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When food is concentrated, such as a whale carcass or a tightly packed shoal of fish or squid, many sharks must feed together and, while feeding frenzies (when sharks bite at anything and everything including others of their own kind) have been initiated by artificial feeding, in the wild there is some degree of order amongst diners. There are rules in shark society. Generally, small sharks defer to large sharks, but there is more to it than that.
The great whites were once thought to be solitary nomads, but it is now thought that they are probably more social individuals showing complex relationships with other animals. Pairs or small groups of sharks of roughly the same sex and age return to the same area each year. Off the Farallon Island, to the west of San Francisco, two recognisable females, known to local shark researchers as 'The Sisterhood', always turn up in the same patch of sea each winter to stake out the breeding rookeries of northern elephant seals and California sea lions. They arrive at the same time, patrol the same bays and are present at each other's kills. They appear to communicate not with sounds, as whales and dolphins do, but with a body language of movements and postures. This behaviour is shown dramatically by another species, the grey reef shark.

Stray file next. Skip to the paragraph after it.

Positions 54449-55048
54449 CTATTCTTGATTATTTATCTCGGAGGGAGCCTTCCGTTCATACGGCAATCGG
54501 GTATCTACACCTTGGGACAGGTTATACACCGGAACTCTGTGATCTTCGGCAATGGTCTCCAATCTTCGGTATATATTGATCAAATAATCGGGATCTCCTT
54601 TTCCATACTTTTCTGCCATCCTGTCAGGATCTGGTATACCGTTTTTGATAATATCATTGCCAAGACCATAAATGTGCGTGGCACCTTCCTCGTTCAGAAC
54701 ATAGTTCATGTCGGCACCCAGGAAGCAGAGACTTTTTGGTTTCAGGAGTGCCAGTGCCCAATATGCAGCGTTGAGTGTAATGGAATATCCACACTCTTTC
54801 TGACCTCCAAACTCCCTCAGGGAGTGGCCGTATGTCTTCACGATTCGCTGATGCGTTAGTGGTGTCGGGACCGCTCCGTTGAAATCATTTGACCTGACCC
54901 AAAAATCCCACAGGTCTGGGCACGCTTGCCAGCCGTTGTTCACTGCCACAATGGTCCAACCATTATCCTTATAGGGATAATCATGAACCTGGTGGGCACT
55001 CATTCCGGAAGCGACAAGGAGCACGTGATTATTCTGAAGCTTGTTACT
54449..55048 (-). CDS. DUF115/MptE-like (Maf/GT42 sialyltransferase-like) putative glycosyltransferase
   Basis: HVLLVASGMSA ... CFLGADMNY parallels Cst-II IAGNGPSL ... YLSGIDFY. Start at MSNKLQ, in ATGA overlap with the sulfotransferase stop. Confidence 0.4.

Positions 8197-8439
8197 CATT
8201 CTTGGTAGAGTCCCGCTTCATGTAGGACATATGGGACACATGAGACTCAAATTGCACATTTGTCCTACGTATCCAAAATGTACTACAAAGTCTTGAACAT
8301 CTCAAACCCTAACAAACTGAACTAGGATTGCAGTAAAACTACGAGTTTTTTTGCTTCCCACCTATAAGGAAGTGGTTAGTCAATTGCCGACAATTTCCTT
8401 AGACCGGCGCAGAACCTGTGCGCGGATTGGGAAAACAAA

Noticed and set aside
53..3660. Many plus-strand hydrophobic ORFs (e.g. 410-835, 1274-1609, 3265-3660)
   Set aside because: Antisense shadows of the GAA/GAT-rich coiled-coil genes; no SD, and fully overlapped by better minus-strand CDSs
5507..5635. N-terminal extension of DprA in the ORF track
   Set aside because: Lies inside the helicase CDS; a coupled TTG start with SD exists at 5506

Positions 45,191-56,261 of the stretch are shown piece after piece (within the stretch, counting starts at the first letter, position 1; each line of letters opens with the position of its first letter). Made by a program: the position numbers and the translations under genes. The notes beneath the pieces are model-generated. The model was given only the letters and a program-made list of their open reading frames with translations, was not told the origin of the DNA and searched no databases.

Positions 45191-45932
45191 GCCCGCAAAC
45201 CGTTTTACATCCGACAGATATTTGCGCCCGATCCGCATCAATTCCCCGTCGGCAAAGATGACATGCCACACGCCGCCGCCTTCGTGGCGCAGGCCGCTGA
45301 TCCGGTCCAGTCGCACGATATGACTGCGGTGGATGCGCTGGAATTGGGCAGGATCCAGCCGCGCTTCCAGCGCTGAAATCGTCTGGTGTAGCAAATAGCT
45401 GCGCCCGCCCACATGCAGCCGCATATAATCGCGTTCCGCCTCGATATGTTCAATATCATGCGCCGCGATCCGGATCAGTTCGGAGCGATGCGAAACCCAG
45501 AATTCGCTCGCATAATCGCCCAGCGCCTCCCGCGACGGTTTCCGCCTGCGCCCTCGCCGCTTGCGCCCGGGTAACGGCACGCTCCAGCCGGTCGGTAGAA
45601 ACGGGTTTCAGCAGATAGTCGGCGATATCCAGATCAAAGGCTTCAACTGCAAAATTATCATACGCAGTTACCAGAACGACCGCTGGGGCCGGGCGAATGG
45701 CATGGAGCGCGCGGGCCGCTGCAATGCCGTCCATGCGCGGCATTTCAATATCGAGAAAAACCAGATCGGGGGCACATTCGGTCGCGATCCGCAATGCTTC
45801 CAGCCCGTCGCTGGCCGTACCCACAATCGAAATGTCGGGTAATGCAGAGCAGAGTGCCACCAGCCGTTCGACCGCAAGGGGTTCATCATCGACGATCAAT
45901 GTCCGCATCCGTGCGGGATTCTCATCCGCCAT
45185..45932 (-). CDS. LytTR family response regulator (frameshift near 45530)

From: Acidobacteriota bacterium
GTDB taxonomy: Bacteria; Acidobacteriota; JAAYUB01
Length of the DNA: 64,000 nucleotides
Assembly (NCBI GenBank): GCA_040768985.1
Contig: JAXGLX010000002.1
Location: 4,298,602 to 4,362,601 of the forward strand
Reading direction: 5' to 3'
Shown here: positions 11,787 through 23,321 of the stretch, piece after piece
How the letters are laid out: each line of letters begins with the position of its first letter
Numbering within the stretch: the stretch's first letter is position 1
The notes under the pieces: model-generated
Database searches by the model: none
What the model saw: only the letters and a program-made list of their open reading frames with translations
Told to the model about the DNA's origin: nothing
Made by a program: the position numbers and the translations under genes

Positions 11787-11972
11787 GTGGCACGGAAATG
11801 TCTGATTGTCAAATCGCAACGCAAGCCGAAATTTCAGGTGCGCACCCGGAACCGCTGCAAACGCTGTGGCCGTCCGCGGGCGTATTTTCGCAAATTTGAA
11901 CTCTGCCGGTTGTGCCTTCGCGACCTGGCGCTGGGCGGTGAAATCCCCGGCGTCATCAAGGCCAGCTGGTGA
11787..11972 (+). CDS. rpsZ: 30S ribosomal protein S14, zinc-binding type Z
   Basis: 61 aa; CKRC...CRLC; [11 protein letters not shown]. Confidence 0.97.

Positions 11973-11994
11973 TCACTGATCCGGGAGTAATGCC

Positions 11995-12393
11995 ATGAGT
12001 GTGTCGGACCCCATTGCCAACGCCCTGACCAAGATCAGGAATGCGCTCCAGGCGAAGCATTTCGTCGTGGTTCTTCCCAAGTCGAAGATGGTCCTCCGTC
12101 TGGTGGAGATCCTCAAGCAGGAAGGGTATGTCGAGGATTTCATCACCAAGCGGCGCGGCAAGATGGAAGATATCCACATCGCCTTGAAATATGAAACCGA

Grey reef sharks patrol the drop-off into deep water at the edge of coral reefs and atolls, and they have a clear way of expressing their displeasure. When approached too closely, a shark will perform a distinctive threat display accompanied by exaggerated swimming movements. Its back is arched, its pectoral fins point downward and its snout is raised with its jaws slightly open. It swims in a rather stiff and awkward fashion following a figure-of-eight loop. If the perceived threat fails to back down, the shark then attacks, slashing at the offender with the teeth in its upper jaw. The Galapagos shark and silky shark perform similar threat displays. The bonnethead, blacknose shark and great white shark have been seen to adopt the arched body and raised snout posture, but do not swim so erratically as the grey reef shark. These revelations must mean that there is a complete shark body language waiting for researchers to unravel.
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